8. The endocrine system refers to those organs that make hormones, chemical messengers vital to good health. When not functioning properly, the thyroid, the human equivalent of an aircraft throttle, causes some noticeable changes to the skin and its appendages. For instance, if not enough thyroid hormone is produced, the skin will become dry, nails brittle, and hair will be lank and may well fall out.
  9. When he was elected to office in 1960, JFK’s opponents claimed he had Addison’s disease. Kennedy’s people responded with a tricky statement proclaiming that he did not have this adrenal gland disease caused by tuberculosis, and thus implying he did not have the condition. Well, he may not have had TB, but he certainly had Addison’s disease (and thyroid problems) and he took steroids to control this. The condition causes many symptoms, and was probably behind a couple of collapses the President suffered, but darkening of the skin occurs and is quite characteristic.
  10. Another manifestation of an endocrine disease affecting the adrenal gland is Cushing’s disease or syndrome. One sees a range of signs and symptoms but the most visible is the development of a “buffalo hump” on the upper back. This also occurs with steroid medication.
  11. Dimples are said to be a sign of beauty, but if one develops a circumscribed area with multiple dimples doctors will be concerned that there is a cancer lurking directly underneath, tethering the skin and creating small pits.
  12. Small patches of darker skin with velvety little tags suggest Acanthosis nigricans. Often seen in skin creases or the armpit, it is found in those with diabetes and those about to develop diabetes, and may suggest there is a cancer somewhere in the body, most notably the stomach.
  13. Another example of a skin change suggesting something odd going on elsewhere in the body is the presence of small, dark spots in and around the mouth, near the nose and mouth, and around the anus. This hints that the person may have Peutz-Jeghers syndrome, a condition where polyps develop throughout the gut that may bleed and may eventually become malignant.
  14. Another gut and mouth association is seen in Osler-Weber-Rendu Syndrome, a hereditary condition with multiple aberrant tangles of blood vessels throughout the intestine that have a tendency to suddenly bleed. The presence of thin webs of red blood vessels (telangiectasia) around the mouth suggests this problem may be hiding in plain sight.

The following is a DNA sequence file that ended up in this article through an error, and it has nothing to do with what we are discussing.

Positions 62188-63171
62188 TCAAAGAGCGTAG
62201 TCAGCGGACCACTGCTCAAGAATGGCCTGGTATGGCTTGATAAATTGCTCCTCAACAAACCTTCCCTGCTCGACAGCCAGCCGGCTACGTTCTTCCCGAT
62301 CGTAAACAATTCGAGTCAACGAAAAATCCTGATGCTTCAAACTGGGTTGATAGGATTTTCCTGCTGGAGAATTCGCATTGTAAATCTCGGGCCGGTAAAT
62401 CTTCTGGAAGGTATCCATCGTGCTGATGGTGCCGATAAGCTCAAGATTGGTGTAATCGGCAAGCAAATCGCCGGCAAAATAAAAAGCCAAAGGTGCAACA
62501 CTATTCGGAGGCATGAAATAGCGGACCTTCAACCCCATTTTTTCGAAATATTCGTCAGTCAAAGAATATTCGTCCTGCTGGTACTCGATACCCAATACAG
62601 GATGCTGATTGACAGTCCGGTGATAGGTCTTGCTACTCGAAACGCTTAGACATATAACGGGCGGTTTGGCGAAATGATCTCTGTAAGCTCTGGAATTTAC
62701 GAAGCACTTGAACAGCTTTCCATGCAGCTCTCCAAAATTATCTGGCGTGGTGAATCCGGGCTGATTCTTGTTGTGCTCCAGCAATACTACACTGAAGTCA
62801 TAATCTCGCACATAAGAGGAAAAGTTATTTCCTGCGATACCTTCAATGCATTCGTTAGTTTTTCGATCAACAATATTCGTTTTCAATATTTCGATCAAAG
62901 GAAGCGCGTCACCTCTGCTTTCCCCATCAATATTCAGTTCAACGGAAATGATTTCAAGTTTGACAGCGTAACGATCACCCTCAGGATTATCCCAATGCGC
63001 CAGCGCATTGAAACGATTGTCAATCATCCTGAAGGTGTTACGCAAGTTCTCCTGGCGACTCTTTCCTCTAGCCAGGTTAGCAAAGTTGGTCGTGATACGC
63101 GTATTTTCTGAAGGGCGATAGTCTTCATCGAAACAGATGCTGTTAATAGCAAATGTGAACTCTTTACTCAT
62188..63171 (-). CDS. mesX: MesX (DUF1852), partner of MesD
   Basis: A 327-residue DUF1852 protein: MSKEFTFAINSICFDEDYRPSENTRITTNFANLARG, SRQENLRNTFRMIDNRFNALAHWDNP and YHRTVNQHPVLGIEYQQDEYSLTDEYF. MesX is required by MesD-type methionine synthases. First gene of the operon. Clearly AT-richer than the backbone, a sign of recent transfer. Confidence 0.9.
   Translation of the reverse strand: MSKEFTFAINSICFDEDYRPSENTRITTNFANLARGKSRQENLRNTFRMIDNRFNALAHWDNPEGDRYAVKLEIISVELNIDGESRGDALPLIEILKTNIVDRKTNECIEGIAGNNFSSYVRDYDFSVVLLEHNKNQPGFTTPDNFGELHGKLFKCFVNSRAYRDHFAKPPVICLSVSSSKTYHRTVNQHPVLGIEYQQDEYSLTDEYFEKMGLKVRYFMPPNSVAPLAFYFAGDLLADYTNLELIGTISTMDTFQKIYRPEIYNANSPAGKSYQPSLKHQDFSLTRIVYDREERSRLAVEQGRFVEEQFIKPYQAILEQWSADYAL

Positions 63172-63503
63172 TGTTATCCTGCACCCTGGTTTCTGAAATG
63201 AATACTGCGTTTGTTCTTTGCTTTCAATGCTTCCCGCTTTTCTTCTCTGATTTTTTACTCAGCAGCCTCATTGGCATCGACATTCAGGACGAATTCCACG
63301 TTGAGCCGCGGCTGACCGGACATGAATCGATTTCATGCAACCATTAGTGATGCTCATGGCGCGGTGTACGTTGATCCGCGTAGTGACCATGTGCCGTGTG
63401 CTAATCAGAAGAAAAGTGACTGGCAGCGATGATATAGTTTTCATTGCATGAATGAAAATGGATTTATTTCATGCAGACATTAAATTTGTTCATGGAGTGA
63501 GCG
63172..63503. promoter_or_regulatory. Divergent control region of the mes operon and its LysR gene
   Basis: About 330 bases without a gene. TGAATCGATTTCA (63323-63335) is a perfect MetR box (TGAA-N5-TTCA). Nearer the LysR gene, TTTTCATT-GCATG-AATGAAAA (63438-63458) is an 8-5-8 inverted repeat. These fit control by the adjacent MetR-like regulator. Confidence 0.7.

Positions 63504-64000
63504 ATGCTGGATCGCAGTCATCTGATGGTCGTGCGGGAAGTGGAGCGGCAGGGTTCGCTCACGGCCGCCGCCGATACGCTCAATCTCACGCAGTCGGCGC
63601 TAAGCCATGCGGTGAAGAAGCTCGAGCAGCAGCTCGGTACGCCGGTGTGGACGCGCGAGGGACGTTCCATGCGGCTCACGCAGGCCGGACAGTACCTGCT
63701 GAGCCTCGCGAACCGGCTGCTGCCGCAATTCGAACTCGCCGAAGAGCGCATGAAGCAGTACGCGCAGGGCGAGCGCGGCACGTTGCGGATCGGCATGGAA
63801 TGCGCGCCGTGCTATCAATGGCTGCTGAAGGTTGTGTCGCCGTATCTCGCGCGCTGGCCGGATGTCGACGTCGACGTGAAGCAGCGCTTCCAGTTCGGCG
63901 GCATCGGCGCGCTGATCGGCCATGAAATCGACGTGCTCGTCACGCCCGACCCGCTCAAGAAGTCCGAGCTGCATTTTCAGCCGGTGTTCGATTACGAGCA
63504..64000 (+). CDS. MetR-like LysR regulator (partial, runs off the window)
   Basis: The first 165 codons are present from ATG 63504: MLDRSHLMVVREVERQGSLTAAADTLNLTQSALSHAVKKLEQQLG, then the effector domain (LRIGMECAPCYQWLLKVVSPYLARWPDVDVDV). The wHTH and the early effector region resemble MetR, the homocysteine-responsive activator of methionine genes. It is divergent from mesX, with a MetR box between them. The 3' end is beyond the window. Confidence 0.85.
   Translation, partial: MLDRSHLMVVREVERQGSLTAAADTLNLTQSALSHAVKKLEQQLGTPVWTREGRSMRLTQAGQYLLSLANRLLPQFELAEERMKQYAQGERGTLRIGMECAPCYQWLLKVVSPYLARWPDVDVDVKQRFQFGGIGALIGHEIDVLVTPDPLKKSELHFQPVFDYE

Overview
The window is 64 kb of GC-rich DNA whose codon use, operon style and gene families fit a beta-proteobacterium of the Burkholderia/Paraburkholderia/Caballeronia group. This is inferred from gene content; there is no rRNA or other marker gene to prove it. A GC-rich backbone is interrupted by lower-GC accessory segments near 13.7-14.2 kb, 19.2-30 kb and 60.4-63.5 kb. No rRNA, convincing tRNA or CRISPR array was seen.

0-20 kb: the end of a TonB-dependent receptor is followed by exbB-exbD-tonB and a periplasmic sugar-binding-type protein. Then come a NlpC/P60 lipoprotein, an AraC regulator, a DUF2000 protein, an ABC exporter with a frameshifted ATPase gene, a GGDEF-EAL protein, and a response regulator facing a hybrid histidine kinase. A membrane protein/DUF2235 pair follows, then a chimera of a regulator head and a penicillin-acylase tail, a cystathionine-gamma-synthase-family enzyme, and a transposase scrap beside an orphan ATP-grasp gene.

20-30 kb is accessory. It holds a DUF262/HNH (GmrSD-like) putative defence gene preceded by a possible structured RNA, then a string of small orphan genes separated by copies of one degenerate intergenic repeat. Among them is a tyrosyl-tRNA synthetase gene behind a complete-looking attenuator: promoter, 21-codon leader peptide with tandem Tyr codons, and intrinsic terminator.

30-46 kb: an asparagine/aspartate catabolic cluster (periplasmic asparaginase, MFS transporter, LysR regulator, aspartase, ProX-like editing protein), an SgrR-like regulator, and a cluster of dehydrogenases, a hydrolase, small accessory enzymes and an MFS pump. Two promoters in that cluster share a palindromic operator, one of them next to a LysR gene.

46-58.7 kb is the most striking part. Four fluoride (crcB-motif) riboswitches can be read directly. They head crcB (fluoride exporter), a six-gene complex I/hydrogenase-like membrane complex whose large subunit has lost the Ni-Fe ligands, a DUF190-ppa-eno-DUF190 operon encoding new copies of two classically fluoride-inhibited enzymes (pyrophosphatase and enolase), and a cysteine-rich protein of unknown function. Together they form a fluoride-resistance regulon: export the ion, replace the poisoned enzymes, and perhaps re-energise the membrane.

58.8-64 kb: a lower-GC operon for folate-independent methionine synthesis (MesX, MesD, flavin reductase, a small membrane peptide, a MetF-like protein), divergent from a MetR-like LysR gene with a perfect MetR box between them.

15. Osler’s nodes are tender, raised, red bumps that tend to have a pale center. The pain often comes before the lump is seen and they are frequently seen on fingers and toes. Worthy of notice, they suggest there is a potentially really dangerous heart infection going on and they should not be ignored.
  16. Butterflies are beautiful, delicate, and a sight that suggests peaceful summer afternoons in the country to me. However, if I see a rash on the face that has the shape of a butterfly, it suggests something entirely different – Systemic Lupus Erythematosis, or “SLE.” This is one of the “connective tissue disorders,” more common in women, and it affects multiple parts of the body.
  17. Small red skin dots can mean many different processes are going on; one that merits inclusion here is due to platelets, blood components involved in clotting, being consumed in the spleen. Such a rash should be addressed quickly as the underlying condition can otherwise lead to massive bleeding if not treated.
  18. As if a sore throat is not problematic enough, when the causative organism is a Streptococcus bug, one may also develop Erythema nodosum, small painful red lumps originating in the fat below the skin. It can also be caused by various cancers or inflammation of the bowel in Crohn’s disease or ulcerative colitis.
  19. Another of the red rashes is Erythema multiforme. As its name suggests, it can have many appearances. Caused by similar triggers to Erythema nodosum, it also merits medical review to rule out serious illness.
  20. Doctors do not see too much scurvy or other vitamin deficiency–induced diseases these days unless someone is sick from other causes, such as Pernicious anemia or cancer. However, if a person is short of one of these vital amines it can manifest itself with a range of skin rashes, as well as changes to the hair and nails.

There are certainly many things that can go wrong with your body and the above is a mere sampling. So eat well, exercise, and laugh often, and if you see something odd, don’t contact your muddah or faddah, but call the doctor. As Sherman said:

So whether you’re fat, tall, big, small, chubby or thin, 
Ain’t ya glad you’ve got skin?

Jonathan Sackier
Dr. Jonathan Sackier is an expert in aviation medical concerns and helps members with their needs through AOPA Pilot Protection Services.
Topics: Pilot Health and Medical Certification, Pilot Health and Medical Certification